When in conflict: 1 question you HAVE to answer

Fight or flight. Adrenaline’s pumping. You’ve been pushed and you’re ready to push back.

STOP!

Remember to ask yourself one question!

It’s a question we forget about all the time, but it’s what really matters to you in a conflict. We have a tendency to make knee jerk decisions before we stop and think. And even if we do take time to think, we tend to base our decisions on what would feel good. Running away, lashing back out, proving a point, putting someone in their place, taking a stand, not backing down. Sometimes when we make decisions that feel good–that our fight or flight instincts tell us to make–we later regret those decisions. We didn’t stop to really think about the one thing that mattered:

What do you want out of this situation?

It seems so simple. And it is. But we get stubborn. We get scared. We get angry. We get vindictive. We get tired. We get embarrassed.

Especially we get stubborn. A lot of the moves we make in conflict tend to be moves we don’t really want to make, that will get us to a place we don’t really want to be, just because we’ve been pushed and we don’t like it. . . . “Don’t cling to a mistake just because you spent a lot of time making it.” – Aubrey de Grey

So before you burn a bridge, turn tail and run, or stubbornly refuse to compromise–ask yourself: What do you ACTUALLY want out of this situation?

Sometimes the way to get the thing you actually want is through boring, unimpressive, unflashy communication. Sometimes getting what you want will mean not doing conflict the fun way, the feel good way, or the badass way.

So when in conflict, STOP–before you do something you’ll regret–and ask yourself: What outcome do I ACTUALLY hope to arrive at? What do I really want out of this situation?

And then focus on that. Not winning. Not proving a point. Not defending yourself. Just on thatthe outcome you want.

Howard Baker - take emotion out of conflict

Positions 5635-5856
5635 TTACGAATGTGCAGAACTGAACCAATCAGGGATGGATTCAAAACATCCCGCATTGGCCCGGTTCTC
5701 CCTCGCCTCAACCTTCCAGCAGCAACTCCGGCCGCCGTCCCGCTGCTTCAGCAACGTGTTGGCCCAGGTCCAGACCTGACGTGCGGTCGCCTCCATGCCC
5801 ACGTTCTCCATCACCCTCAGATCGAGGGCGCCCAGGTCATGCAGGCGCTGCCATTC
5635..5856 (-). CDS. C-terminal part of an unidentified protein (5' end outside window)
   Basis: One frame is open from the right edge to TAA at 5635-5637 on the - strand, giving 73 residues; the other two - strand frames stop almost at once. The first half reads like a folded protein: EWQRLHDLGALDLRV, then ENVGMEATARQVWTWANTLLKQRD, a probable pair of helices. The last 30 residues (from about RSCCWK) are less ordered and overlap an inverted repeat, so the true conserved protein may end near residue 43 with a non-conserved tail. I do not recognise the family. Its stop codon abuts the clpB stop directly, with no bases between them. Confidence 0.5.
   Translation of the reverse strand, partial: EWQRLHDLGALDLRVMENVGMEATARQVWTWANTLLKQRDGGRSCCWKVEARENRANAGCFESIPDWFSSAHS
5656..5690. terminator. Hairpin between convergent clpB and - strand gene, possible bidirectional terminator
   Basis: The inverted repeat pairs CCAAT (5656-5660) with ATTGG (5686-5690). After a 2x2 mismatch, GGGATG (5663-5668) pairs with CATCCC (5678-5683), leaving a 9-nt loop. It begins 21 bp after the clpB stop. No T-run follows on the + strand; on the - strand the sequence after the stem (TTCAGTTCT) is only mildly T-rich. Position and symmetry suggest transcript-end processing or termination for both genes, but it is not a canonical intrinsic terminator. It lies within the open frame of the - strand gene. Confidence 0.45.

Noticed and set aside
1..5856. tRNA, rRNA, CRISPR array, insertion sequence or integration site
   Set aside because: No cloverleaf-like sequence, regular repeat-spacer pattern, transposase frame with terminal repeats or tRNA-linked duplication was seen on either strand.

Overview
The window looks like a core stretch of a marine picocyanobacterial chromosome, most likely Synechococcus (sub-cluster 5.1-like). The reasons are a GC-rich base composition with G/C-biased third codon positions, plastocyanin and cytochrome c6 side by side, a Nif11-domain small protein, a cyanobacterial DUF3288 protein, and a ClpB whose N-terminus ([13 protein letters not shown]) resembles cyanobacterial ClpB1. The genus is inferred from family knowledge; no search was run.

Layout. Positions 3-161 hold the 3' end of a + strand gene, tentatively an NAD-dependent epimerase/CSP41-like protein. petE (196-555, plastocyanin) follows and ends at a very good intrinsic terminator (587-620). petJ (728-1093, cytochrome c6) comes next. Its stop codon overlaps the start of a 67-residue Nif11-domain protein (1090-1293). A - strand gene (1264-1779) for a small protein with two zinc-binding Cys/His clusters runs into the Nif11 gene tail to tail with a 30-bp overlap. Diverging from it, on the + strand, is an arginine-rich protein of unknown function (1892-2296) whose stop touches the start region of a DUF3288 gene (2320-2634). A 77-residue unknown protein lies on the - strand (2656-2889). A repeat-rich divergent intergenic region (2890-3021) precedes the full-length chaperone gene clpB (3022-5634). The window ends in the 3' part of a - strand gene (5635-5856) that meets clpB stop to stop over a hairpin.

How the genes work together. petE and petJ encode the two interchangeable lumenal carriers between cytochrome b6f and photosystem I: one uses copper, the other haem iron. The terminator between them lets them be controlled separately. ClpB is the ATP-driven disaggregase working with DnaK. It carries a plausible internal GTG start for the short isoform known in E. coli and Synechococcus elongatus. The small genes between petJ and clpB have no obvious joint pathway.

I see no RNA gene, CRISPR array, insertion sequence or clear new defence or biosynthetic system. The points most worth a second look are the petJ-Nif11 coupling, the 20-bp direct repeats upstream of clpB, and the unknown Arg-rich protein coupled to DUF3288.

Life’s Not All a Concert

I’ve had a dream since childhood of performing piano in front of a crowd. I imagine playing so beautifully and masterfully that it captivates the listeners.

What’s an impressive skill or feat you dream of? What would your big talent show moment look like?

I daydream of being fluent in a bunch of languages, too. Of singing an epic solo in a concert. Of being a published author or a successful public speaker. Of being a black belt in a martial art. Of winning a race. Of being a good dancer.

 

If you’ve ever seriously practiced piano (or worse, been in a house with someone else practicing), you know it gets repetitive at best–downright annoying at worst. To learn a piece really well takes patient, slow repetition. Today I came to a little part–just a measure long–that was just so tricky for some reason! It didn’t look hard on paper, but it just wouldn’t flow! I spent over 20 minutes practicing those 4 beats–slowly, quickly, left hand, right hand, all together–getting it right ten times and then suddenly losing it again.

Point is: Glamorous doesn’t start out glamorous.

 

Being a concert pianist is epic. But becoming a concert pianist takes a lot of very un-epic moments. And by a lot, I mean hours and hours, weeks and weeks, years and years.

Progress can happen very slowly. Success is rarely immediate or even quick. Mastery doesn’t happen easily.

And I think that’s why we DON’T go for the things we really want. It goes something like this. . . .

You dream of being fit and strong, of feeling confident and healthy. You feel inspired and you start going for it. You make a plan. You get excited. You start eating healthy and working out. Healthy doesn’t always taste great. Pizza sounds delicious. You’re tired. Planks don’t feel good. It’s been a week and you don’t see much of a difference. A month goes by and you’ve got some momentum, but you really miss taking it easy and eating all the sugar and dairy. You don’t really know how to take your workouts to the next level. You don’t know how to work on this muscle or use that machine. It’s too hard. It’s taking too long.

We give up on our dreams for 3 big reasons: DISCOURAGEMENT. DIFFICULTY. BOREDOM.